NanoIron Phantom to Validate In-Vivo Iron Mapping
Stephen E. Russek 1 , Kathryn E. Keenan 1 , Karl Stupic 1 , Michael A. Boss 1 , Zydrunas Gimbutas 1 , Andrew M. Dienstfrey 1 , and Robert J. Usselman 2
NIST, Boulder, CO, United States,
of Montana, Bozeman, MT, United States
We investigated several materials for use in a nano-iron
phantom including Fe chelates, hemoglobin, recombinant
human ferritin, horse spleen ferritin (HSF), Feraheme,
Molday ion, nanoComposix iron oxide, textured (chained)
nanoparticles. The range of concentrations was selected
to match brain iron concentrations in healthy and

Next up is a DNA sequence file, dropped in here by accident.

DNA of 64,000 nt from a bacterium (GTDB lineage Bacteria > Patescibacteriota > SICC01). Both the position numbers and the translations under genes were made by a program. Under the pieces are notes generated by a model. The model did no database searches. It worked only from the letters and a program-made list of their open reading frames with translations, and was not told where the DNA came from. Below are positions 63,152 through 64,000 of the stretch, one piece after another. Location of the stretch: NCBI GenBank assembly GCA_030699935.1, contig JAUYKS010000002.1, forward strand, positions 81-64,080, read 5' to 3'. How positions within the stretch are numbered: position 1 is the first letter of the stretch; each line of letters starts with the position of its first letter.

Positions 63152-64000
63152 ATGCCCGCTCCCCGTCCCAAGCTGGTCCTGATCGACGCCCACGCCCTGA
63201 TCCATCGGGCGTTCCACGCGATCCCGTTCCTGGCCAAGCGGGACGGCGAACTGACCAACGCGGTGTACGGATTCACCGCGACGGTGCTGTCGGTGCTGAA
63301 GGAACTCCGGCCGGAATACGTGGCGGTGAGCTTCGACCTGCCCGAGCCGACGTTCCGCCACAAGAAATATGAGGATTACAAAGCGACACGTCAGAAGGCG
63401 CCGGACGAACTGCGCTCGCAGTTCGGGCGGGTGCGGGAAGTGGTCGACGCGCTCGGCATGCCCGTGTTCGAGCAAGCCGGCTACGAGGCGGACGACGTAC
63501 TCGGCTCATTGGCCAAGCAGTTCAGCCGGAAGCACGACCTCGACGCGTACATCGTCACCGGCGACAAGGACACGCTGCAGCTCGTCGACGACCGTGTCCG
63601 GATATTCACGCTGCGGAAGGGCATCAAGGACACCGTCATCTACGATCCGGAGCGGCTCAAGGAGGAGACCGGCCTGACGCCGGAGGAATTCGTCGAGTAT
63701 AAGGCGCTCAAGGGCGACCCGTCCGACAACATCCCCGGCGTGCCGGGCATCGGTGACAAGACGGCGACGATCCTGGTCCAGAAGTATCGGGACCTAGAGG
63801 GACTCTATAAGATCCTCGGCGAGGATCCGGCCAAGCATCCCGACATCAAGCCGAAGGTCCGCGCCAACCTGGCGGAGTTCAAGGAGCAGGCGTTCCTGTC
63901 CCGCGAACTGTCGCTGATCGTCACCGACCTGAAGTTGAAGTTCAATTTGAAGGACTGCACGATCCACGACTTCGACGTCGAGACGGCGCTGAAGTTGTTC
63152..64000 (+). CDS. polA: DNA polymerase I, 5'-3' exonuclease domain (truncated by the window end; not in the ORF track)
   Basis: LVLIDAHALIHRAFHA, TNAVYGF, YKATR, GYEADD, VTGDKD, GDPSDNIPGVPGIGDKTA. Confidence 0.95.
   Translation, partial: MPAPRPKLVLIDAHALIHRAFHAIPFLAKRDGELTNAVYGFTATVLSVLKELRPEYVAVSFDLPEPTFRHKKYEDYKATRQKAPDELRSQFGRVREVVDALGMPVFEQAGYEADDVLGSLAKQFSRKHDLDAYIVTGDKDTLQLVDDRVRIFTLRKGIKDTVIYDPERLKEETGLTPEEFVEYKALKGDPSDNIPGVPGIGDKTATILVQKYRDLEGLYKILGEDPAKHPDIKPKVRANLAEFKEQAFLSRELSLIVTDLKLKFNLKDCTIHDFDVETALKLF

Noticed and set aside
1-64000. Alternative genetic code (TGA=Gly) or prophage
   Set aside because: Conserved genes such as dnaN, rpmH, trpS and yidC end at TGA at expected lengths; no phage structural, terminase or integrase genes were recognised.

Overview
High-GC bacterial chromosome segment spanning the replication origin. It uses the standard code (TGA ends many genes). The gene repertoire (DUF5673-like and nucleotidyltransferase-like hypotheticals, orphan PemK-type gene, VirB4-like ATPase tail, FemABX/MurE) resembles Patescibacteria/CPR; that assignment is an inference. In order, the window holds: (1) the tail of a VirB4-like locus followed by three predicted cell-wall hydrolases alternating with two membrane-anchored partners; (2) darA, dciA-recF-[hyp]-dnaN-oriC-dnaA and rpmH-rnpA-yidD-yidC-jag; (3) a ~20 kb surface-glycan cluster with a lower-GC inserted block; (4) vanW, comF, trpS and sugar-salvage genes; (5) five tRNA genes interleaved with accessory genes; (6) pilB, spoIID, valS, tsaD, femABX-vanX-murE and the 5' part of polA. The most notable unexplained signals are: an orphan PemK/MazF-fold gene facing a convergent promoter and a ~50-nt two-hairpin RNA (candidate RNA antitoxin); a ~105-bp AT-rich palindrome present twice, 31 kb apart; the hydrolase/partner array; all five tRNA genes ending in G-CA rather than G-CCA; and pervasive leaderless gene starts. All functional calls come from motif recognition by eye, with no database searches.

diseased tissue (100-200 ppm). A key advance was to
develop recombinant human ferritin by obtaining H-chain
DNA sequences, amplifying with PCR, splicing them into
pET30a(+) plasmids, and transfecting E. Coli. Various
mineralization techniques were applied to mimic pure
phase, healthy, and pathologic forms of human ferritin.
These materials were incorporated into phantoms and
characterized using multiparameter mapping to assess
ability to measure concentration and form in-vivo.
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